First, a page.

Records blocked from DHEC website

S.C. agency says it is working to ensure website does not suffer security breach

sfretwell@thestate.comDecember 12, 2012 

— People wanting to know if neighbors plan to discharge sewage into rivers, build chicken farms or fill wetlands for development are having difficulty finding the information on the S.C. Department of Health and Environmental Control’s website.

DHEC temporarily has blocked access to many public notices while the department works to ensure it does not suffer a security breach.

Some public notice information has not been available on the website for at least a month. Agency spokesman Mark Plowden said DHEC hopes to restore the public notices to its sometime this week. Until then, anyone wanting public notices of permit plans can call (803) 898-3432, Plowden said.

“We are working on it,” Plowden said, noting that DHEC wants to restore the information “in a way that does not present a potential vulnerability to our computer system.”

The agency’s work follows a massive computer breach in September at the S.C. Department of Revenue. The breach exposed millions of citizens’ personal information to hackers. The revenue department and state leaders have been criticized heavily for not better protecting the data.

Plowden said his agency planned work on its website before the Revenue Department’s breach, but the issue at the tax department underscores the need to make sure DHEC’s data is secure.

DHEC, the state’s chief environmental and health agency, keeps track of thousands of medical records and sensitive nuclear security information the agency would not want in the hands of hackers.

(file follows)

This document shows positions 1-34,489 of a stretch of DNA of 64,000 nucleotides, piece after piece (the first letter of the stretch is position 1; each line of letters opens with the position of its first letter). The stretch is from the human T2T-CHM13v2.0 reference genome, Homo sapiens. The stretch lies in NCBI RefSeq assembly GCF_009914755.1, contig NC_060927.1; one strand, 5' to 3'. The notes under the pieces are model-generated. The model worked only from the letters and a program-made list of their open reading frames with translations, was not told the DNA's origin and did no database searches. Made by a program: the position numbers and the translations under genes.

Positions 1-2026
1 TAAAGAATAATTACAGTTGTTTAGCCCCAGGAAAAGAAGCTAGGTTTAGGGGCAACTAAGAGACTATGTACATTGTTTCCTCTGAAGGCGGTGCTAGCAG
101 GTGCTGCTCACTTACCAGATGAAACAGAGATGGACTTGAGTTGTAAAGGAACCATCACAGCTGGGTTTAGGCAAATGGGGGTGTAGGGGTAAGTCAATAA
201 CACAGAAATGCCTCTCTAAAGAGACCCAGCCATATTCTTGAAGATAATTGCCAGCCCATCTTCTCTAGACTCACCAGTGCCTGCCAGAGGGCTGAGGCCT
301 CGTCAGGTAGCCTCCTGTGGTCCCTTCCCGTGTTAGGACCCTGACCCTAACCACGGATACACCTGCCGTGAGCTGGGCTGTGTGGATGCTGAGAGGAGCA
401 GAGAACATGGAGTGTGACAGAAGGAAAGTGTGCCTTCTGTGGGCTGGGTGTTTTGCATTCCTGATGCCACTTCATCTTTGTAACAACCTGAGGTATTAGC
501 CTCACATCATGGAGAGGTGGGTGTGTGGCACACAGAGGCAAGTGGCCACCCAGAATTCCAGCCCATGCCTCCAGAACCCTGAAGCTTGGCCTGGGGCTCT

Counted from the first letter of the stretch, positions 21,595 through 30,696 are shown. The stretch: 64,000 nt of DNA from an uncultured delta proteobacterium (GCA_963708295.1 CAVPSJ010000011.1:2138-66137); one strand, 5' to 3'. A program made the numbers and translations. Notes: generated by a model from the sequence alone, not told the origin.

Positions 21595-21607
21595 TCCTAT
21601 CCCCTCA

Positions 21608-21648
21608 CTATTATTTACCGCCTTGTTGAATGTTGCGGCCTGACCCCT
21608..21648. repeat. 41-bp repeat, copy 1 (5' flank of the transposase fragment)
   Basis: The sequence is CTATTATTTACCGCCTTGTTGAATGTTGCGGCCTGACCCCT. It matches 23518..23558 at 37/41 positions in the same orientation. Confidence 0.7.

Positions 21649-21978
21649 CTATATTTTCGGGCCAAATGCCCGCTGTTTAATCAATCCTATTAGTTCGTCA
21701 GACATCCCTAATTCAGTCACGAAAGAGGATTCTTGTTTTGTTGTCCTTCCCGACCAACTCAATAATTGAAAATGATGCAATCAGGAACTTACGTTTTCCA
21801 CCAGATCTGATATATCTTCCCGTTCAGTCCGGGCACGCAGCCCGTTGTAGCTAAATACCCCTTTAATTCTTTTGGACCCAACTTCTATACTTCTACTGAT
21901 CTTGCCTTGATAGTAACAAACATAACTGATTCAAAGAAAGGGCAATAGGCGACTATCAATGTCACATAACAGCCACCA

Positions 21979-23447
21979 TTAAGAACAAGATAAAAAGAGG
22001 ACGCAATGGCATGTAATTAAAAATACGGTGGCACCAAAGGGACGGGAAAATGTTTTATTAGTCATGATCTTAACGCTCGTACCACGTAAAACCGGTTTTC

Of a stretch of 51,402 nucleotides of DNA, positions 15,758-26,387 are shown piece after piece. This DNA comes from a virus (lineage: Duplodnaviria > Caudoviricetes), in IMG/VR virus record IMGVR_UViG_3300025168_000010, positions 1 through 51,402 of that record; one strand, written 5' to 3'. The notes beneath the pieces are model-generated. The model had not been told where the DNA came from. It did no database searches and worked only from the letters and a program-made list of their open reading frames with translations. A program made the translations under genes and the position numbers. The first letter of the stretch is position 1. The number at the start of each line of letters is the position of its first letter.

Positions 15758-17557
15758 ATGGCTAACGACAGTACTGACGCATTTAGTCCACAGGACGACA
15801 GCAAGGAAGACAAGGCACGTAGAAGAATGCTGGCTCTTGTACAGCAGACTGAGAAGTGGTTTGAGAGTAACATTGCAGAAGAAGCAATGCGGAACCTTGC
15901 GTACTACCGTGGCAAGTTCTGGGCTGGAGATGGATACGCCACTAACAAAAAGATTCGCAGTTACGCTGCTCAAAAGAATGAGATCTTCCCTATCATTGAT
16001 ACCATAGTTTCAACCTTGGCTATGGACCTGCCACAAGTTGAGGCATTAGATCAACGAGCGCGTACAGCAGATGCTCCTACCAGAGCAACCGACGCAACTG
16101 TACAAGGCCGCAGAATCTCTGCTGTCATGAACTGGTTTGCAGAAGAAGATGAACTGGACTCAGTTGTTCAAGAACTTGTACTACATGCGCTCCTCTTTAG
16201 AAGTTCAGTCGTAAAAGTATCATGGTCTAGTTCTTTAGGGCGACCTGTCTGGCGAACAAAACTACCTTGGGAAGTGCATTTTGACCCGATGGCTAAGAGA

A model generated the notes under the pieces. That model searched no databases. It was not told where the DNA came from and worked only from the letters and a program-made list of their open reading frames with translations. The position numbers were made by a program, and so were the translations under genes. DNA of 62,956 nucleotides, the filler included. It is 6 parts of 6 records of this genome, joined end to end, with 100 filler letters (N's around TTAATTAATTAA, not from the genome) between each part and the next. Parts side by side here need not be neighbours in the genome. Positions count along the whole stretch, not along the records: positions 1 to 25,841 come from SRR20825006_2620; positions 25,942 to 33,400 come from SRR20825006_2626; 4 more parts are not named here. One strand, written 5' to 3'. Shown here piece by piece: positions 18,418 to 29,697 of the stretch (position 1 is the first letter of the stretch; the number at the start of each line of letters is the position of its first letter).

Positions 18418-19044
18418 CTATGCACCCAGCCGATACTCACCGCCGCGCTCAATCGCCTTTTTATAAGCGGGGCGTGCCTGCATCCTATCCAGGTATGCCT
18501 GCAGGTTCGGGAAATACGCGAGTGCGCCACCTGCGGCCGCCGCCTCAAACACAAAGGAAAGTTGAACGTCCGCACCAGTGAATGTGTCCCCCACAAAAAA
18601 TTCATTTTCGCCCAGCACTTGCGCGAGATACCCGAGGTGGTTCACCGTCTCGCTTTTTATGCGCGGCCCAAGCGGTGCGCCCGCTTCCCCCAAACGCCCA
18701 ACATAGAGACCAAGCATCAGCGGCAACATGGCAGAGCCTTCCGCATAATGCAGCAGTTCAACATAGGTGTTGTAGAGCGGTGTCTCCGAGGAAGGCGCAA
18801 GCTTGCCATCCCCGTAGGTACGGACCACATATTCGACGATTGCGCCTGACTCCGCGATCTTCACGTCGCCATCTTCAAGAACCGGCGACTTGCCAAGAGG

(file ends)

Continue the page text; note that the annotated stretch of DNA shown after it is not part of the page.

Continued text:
While a wealth of information remains available on DHEC’s website, public notices are unavailable for many types of proposed environmental permits. Among those are notices of plans to discharge treated waste into rivers, develop property that could affect water quality and spread poultry waste on fields. All told, DHEC issues about 12,000 public notices in its air, water and land division in a year’s time.

Computer technicians at DHEC are trying to make sure that hackers can’t follow the links in reverse and get into the agency’s system, Plowden said.

DHEC’s effort to avoid a security breach isn’t setting well with everyone because of the time public notices have been unavailable on the website.

Dave Cole, a Chester area resident who has battled sludge disposal in his community, said DHEC needs to resolve the security problems and get the notices back up.

“I don’t know what is on the (website) that is so sensitive that the public should not see it,” Cole said, noting that DHEC’s “is your front page of environmental conditions. When they take that down, they put everybody in the dark.’’

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